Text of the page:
And, for all the recent press on the healthiness of people in Hawai’i, the state is far from immune to national trends. A recent study, ‘Overweight and At-Risk for Overweight in Hawai’i Public School Students Entering Kindergarten, 2002-2003’, published in this month’s Hawai’i Medical Journal, found 14.4 percent of the state’s then 4- and 5-year-olds were overweight, and 14.1 percent were at-risk, a combined average close to 30 percent. Broken down by school complex, that combined average dropped to a low at 17.6 percent at Kaiser on O’ahu and went to a high of 47.1 percent at Hana on Maui, a complex with a high native Hawaiian population.
Native Hawaiians and other minority ethnicities, mainly African Americans and Hispanics, are often hardest hit by childhood obesity. One recent study of Moloka’i adolescents showed obesity rates for those of Hawaiian ancestry twice as high as national rates.
Overweight issues have far-reaching impacts, from young children unable to fit in age-appropriate car seats because they are over the weight limit, to development of chronic diseases, such as Type 2 diabetes, cardiovascular problems, high blood pressure and high cholesterol.
‘From 1975 to 2000, we have added 500 calories per day per person to the national food supply,’ says Woodward-Lopez. ‘If a person eats 500 more calories per day, that’s the equivalent of gaining 10 pounds per year.’
Most of these extra calories come from cheap junk food laced with high-fructose corn syrup. According to USDA data, corn subsidies in the United States totaled $41.9 billion from 1995-2004. Agriculture in Hawai’i received only $12.9 million in subsidies in the same timeframe.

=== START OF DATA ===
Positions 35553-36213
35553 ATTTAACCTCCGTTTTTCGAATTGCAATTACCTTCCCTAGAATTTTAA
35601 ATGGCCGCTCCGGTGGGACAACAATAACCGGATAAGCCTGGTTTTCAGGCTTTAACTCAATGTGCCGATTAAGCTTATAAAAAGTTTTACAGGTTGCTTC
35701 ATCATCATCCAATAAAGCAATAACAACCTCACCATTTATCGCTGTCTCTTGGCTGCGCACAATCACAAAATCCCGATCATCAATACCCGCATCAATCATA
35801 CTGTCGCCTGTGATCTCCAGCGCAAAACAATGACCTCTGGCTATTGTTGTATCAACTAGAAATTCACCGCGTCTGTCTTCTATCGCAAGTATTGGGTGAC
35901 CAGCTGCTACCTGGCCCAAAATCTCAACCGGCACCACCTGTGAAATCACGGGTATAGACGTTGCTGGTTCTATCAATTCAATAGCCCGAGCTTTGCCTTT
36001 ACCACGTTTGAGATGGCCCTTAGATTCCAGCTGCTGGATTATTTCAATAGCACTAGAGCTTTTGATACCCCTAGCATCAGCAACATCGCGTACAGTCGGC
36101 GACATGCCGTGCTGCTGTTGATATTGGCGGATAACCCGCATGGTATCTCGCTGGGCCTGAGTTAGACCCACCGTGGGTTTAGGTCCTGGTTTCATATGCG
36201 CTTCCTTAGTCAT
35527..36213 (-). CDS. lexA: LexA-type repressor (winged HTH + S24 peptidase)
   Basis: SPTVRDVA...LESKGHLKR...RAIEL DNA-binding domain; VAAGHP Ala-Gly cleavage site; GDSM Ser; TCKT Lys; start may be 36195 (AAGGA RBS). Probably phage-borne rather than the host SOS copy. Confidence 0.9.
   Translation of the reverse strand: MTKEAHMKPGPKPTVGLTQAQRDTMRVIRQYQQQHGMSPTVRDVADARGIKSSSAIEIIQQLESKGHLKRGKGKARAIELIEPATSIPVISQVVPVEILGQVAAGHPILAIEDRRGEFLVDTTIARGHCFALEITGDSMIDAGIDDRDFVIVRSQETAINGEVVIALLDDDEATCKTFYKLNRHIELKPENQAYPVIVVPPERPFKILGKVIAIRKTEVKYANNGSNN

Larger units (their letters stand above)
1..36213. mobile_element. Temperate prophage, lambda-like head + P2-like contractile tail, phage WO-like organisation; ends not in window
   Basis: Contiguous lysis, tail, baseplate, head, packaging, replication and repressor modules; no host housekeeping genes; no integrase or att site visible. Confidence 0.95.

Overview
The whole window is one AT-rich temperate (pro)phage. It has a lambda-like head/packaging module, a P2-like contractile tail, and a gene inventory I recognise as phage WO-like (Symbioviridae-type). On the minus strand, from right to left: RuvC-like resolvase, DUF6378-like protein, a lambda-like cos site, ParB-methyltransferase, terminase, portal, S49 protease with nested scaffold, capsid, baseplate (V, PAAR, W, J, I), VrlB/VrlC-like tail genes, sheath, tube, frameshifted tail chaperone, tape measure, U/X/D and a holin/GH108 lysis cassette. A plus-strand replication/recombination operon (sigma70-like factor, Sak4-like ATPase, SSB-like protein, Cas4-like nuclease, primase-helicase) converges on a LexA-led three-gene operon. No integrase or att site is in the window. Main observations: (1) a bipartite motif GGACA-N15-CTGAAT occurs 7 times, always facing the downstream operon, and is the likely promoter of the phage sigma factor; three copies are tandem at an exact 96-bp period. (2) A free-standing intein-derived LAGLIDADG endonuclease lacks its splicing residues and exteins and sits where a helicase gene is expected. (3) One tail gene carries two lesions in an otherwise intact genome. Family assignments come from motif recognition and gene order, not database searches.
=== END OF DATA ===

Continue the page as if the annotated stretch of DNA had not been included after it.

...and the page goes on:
Arguably, these corn subsidies, often called ‘cheap food’ policies, originated from a desire to create a consistent and stable food supply. However, the unintended consequences include the distorted ‘energy cost’ of food because cheap corn translates into cheap high-fructose corn syrup, which means cheap junk food and soda.
In his book, The Omnivore’s Dilemma, author Michael Pollan traces four meals from farm-to-table, including a McDonald’s lunch, which he discovers is foundationally built on corn and fossil fuel. He cites a study by the American Journal of Clinical Nutrition that shows one dollar buys 1,200 calories in potato chips and only 250 calories in fresh carrots.
Robin Hamre, program lead for nutrition, physical activity and obesity prevention at the Center for Disease Control, noted the nation’s cultural context of fast food means being overweight is no longer just an issue of individual choice.
‘We need systems change,’ she says. ‘We need societal focus versus individual targets; we need population-based changes. It shouldn’t be so hard to have a healthy weight.’–K.F.